Arguably the key reason for the success of deep neural networks is their ability to
autonomously form non-linear combinations of the input features, which can be used in subsequent
layers of the network. The analogon to this capability in inductive rule learning is to learn a
structured rule base, where the inputs are combined to learn new auxiliary concepts, which can then
be used as inputs by subsequent rules. While it is clear that this is sufficient from a logical
point of view because every logical expression can be reduced to an equivalent DNF expression, it
could nevertheless be the case that more structured representations, which form deep theories by
forming intermediate concepts, could be easier to learn, in very much the same way as deep neural
networks are able to outperform shallow networks, even though the latter are also universal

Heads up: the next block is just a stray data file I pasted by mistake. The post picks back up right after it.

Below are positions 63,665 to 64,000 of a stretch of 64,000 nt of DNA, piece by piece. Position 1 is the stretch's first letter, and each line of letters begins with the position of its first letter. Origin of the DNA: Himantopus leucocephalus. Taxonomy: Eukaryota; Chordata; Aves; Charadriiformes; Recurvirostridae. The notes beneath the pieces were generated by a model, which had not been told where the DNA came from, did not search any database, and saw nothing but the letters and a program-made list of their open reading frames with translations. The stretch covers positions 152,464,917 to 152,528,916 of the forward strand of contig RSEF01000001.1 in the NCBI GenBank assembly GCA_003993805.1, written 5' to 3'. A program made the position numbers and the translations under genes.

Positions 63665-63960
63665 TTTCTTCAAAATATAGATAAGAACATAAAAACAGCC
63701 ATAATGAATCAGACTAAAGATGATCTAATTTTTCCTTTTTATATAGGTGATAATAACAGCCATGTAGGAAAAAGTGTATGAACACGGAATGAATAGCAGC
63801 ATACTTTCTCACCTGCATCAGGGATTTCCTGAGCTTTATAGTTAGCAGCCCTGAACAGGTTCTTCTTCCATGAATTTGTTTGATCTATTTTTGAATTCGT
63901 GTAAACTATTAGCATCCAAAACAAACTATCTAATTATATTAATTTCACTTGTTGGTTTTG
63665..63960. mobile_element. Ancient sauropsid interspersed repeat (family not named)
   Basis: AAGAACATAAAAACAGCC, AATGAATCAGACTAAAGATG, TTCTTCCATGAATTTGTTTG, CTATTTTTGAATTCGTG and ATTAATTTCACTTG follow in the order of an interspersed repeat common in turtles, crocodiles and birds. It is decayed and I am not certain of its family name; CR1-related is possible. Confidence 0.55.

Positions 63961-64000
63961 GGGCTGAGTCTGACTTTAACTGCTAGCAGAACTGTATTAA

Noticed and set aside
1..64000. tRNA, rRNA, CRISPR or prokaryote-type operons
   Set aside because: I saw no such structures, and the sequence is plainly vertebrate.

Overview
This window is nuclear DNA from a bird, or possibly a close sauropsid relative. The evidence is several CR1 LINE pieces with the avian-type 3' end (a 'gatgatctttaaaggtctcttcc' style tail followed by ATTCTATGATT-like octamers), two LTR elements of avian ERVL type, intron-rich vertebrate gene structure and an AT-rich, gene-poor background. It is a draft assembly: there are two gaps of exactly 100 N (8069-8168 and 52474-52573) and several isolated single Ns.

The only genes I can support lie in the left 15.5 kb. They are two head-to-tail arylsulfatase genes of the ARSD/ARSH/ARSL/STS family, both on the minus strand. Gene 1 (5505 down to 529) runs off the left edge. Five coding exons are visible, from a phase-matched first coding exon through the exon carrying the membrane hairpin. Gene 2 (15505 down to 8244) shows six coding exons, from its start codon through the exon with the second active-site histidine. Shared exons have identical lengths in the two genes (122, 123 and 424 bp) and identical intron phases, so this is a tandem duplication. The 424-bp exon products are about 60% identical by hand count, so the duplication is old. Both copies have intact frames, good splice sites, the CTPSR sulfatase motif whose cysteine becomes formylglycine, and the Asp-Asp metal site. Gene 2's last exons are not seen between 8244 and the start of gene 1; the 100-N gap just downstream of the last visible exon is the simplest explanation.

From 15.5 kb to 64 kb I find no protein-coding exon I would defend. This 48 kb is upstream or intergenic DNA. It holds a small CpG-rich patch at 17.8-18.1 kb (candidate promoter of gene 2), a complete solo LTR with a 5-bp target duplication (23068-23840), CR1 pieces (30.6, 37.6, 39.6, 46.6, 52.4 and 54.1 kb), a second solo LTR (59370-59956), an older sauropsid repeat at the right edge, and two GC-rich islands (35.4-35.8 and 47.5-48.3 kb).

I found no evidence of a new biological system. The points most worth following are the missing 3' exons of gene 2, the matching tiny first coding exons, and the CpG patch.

function approximators. However, there are several non-trivial obstacles that need to be overcome
before a sufficiently powerful deep rule learning algorithm could be developed and be compared to
the state-of-the-art in inductive rule learning. In this talk, we want to draw attention to this
unsolved problem, and show some preliminary results where, for the lack of a powerful deep rule
learning algorithm, we empirically compare deep and shallow rule sets that have been optimized with
a uniform general mini-batch based optimization algorithm. In our experiments on both artificial
and real-world benchmark data, deep rule networks outperformed their shallow counterparts, which we
take as an indication that it is worthwhile to devote more efforts to learning deep rule structures
from data.